Antler Ring Toss

Ten year old Mary Crawley put up a poor fight against her winning opponent: the sheer oppressive force of utter boredom.

She sat in Lord Grantham's library, trying and failing to read a book her father had suggested as the ideal source for learning European history. Words she couldn't understand, names she cared less about, and dates she couldn't remember all began to blur together in her vision as her eyes drooped. Mary tilted forward in her chair. Suddenly she caught herself and jerked her head. She blew a sigh and decided to give up. She shut the big book on her lap. Her hand flew to her mouth in time to cover a big, unlady-like yawn.

She preferred a romance novel over dry old history, anyway. Next time she'd consult her mother instead of her father on good books to read.

"Is that book too hard for you? You look tired."

Mary shot an irritated look at her younger sister Edith, who sat not too far away and near a large window.

"The book has nothing to do with it. I might be coming down with a cold like Sybil."

Edith responded to her sister's excuse with a shrug and returned to her view of the scenery.

Their youngest sister Sybil was sick in bed, fortunately nothing too serious, but a runny nose and a persistent cough was enough to keep her away from Mary and Edith's company. Lord Robert and Lady Cora were most likely checking up on her at this time.

Edith saw nothing interesting happening outside, so she turned her gaze back inside. Naturally her eyes wandered to the peculiar objects perched on one of the tables.

A pair of helmets, each adorned by a wide crown of antlers, intrigued the girl. Cora had brought the helmets back from her visit to America. They were gifts from Mr. Levinson, though whether the penchant for collecting such trinkets came from his strange habit in particular, or just a strange habit of Americans in general, Edith wasn't sure. She also wasn't sure to think of the helmets as being majestic or ridiculous, or perhaps a bit of both. Her mother probably left them here in the library because she didn't know what to do with them.

"What do you think they're for?" Edith wondered aloud.

"Hmm?" Mary followed the direction of her sister's gaze. "Oh, those."

"What do you think they're for?" Edith asked again. "War, maybe?"

"Don't be stupid. You'd be killed in less than a second wearing that." Mary's brow furrowed as she scrutinized them further, though she pretended to look disinterested. "They're probably for decorations on a wall, or for a game."

Edith didn't like being called stupid, but the latter possibility suggested by her sister aroused her curiosity. "What kind of game can you play with those?"

"I don't know. Stop asking me questions."

Edith's gaze trailed up the antlers and settled on the tips of the sharp tines. Suddenly they reminded her of the sticks on the ground, the ones she saw once when some children in the village played ring toss.

"I think these helmets are for an American way of playing ring toss." A grin spread on her face as she considered it. "Yes, that's it. That must be what those are for, Mary."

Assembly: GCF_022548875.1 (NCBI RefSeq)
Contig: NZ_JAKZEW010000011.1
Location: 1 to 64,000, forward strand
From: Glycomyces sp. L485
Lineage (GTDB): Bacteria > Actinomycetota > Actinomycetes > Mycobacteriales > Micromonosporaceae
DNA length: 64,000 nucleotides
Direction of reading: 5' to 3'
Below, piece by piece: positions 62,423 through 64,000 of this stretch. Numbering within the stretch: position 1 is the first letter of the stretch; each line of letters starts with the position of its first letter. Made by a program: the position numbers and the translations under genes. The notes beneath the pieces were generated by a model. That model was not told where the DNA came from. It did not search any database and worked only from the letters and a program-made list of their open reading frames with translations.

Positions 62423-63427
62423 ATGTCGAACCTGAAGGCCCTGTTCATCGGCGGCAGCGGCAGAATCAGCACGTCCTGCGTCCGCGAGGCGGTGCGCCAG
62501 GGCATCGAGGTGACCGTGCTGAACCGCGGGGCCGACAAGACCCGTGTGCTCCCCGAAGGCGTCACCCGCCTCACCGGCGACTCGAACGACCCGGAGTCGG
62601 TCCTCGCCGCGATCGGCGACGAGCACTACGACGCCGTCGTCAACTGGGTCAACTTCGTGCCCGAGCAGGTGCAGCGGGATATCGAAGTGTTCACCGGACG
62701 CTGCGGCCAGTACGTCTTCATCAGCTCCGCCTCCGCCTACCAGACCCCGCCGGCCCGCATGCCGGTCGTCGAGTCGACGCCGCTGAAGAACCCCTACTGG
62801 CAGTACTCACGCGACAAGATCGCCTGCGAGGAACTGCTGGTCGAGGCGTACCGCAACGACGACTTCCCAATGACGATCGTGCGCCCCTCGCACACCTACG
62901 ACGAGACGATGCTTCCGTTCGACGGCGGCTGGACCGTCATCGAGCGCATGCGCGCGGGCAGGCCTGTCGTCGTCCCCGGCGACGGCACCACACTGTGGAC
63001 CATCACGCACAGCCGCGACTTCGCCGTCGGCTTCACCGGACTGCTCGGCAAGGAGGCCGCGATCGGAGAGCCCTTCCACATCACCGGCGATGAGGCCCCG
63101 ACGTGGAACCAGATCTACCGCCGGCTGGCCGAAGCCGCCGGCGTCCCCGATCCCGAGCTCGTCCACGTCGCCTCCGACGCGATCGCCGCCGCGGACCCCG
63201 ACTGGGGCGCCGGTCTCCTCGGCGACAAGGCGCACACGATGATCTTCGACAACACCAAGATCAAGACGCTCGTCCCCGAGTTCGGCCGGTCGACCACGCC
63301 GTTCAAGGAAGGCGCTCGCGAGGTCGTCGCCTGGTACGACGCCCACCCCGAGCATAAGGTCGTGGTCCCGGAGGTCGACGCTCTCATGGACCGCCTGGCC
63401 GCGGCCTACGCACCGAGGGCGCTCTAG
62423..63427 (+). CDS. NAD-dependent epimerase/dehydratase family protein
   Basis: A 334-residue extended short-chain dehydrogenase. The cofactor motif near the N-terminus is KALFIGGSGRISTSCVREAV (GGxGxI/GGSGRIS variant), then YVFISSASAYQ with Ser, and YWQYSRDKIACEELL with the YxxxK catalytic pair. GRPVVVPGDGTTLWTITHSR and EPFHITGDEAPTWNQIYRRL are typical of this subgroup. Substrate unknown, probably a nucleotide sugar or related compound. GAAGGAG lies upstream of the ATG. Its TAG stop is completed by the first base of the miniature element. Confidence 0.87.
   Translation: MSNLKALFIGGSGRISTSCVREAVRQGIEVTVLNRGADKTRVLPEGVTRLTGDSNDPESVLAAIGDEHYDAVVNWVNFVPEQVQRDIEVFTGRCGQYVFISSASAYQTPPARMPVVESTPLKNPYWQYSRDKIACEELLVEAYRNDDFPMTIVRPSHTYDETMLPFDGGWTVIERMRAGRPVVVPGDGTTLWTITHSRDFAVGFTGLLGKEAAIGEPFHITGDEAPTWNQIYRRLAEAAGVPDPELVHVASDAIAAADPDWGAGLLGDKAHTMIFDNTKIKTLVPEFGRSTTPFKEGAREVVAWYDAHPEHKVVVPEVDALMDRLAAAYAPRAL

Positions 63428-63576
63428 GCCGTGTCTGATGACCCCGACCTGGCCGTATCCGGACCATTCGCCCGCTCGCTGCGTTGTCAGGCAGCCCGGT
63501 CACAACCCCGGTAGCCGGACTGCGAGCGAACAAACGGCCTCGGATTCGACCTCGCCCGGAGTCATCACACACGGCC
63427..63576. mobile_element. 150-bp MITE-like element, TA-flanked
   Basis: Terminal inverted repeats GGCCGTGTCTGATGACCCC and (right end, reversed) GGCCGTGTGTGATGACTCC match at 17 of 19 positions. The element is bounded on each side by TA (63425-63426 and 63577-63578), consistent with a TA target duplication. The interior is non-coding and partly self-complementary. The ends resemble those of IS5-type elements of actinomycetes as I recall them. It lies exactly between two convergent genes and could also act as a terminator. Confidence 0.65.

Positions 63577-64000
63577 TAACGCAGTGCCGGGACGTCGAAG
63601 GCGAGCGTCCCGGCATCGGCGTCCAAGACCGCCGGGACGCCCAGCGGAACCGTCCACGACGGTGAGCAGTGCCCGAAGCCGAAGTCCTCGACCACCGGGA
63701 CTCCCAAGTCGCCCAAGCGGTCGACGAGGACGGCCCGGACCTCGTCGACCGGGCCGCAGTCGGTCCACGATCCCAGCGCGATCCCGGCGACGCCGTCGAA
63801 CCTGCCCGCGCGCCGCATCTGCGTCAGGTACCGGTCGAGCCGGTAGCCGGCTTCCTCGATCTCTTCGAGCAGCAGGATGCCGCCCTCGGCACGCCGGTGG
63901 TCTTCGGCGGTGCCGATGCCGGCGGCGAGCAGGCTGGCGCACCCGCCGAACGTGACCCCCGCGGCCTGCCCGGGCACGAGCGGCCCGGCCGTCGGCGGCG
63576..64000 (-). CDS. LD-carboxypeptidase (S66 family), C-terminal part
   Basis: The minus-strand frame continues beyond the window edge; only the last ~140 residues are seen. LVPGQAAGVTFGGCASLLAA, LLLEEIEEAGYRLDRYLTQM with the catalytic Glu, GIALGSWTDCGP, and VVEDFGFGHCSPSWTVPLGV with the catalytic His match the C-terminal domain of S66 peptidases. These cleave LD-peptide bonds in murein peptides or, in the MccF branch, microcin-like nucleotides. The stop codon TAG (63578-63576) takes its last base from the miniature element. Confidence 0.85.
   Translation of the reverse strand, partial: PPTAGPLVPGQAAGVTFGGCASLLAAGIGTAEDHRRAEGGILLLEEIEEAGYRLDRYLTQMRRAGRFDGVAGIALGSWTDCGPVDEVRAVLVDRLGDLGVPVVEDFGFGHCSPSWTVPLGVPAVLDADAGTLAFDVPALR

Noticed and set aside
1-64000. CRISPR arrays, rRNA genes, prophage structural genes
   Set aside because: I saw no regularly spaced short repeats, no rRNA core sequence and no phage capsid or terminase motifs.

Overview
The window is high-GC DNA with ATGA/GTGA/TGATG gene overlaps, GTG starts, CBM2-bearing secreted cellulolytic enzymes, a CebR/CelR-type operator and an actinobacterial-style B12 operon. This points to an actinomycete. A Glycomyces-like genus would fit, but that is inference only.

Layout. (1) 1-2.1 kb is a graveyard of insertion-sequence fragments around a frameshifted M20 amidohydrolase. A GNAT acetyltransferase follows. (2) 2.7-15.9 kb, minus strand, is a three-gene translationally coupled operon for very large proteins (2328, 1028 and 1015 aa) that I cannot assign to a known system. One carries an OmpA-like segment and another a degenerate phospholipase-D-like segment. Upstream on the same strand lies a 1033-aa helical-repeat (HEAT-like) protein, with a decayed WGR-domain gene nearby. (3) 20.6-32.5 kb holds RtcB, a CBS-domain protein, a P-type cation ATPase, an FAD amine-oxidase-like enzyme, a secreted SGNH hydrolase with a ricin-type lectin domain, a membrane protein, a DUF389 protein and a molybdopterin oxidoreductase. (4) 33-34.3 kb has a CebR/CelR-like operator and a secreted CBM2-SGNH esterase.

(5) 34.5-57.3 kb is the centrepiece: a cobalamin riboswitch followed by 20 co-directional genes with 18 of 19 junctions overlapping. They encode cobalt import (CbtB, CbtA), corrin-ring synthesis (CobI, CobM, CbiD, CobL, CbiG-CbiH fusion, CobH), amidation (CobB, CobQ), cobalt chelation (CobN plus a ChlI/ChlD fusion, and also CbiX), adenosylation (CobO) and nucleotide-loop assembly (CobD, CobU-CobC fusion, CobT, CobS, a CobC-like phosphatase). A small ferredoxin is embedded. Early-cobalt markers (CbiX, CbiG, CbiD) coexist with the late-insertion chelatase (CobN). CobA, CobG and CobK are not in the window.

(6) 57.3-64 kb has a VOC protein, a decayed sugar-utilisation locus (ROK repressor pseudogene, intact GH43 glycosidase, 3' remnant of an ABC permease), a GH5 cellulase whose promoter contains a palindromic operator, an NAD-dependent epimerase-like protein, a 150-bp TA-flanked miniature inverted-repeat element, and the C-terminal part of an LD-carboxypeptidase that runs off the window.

The older girl was about to remind Edith once again of her stupidity, but thought better of it as she stared at the helmets with renewed interest. Like Edith, she had seen some children play ring toss but never played it herself. Still, a young lady of the manor could wonder. Mary finally replied, "I can't believe I'm saying this, but you might actually be right."

The idea of a game thrilled Edith. She turned to Mary and asked brightly, "Do you want to play?"

"Why would I want to do that?" Mary replied with a scoff. "We're young ladies. We shouldn't be playing games, much less games wearing those silly things."

"Fine, then go back to reading your book."

Mary cringed at the thought of feigning scholarly interest in a book that bored her to death. Finally she said, "On second thought, I'd like to do something else for a change."

Edith was just about to touch the helmets when Carson the butler entered the library. Edith quickly pulled her hand back. She folded her hands behind her back and gave him a meek grin.

Carson seemed to think nothing of it as he looked between Mary and Edith. "His Lordship sent me to watch over you two. Is there anything you need?"

He couldn't have come at a better time, both of the girls thought. Mary was well aware that she had always been a favorite of Carson's. Displaying a shrewdness beyond her age, she took that to her advantage when she aimed a sweet smile at the butler and said, "Mr. Carson, would you be so kind to fetch us some hoops or rings?"

The first thing that crossed his face was skepticism, and he looked as if to ask whatever for. Instead he dipped his head and replied, "Very well, Lady Mary."

Edith wanted to jump up and down with glee. It wasn't very often she successfully coerced her older sister into doing something with her.

As soon as Carson stepped out, Edith grabbed the helmet off the table. It was too big for her head, of course. She perched it on her head to keep it from falling over her eyes, giggling as it dipped to obscure her vision.

Mary didn't move from her chair. "Give the other one to me," she ordered.

"Go get it yourself."

Of course Edith wouldn't listen. Mary made sure to shoot a pointed glare at her sister as she was forced to detach from the chair. She walked across the room to get the second helmet. Mary frowned as she tried to fit it on her head. Edith spared a glance at her older sister and burst out laughing.


"You look ridiculous."

"Well, so do you."

Mary took comfort in the fact that at least both of them looked silly together. Even as the girls tugged at the chin straps to the tightest fit, their heads were still too small to properly occupy the space the helmets seemed to demand. Mary and Edith had to act like they didn't have necks, so that the weight perched precariously above them wouldn't tip over.

They stiffened upon the sound of the door cracking open. Carson had returned with the rings as promised. He stopped in mid-stride and stared at the girls with mixed confusion and surprise.

"Please, Mr. Carson, don't tell Papa," Mary said. "We just want to pass the time by playing a game."

Swayed by the girl's plea, the butler sighed. "Very well, though I can't guarantee how His Lordship will deal with this if he ever finds out."

He distributed the rings evenly between the girls and stepped back to merge with the backdrop, as expected of a servant. After a full minute of fierce disagreement on a suitable distance, both sisters finally agreed to four adult armlengths being fair game. The two made an unusual sight, the bulky helmets and sweeping antlers contrasting with their dresses and nice shoes. They started the game taking turns with dainty, haphazard tosses.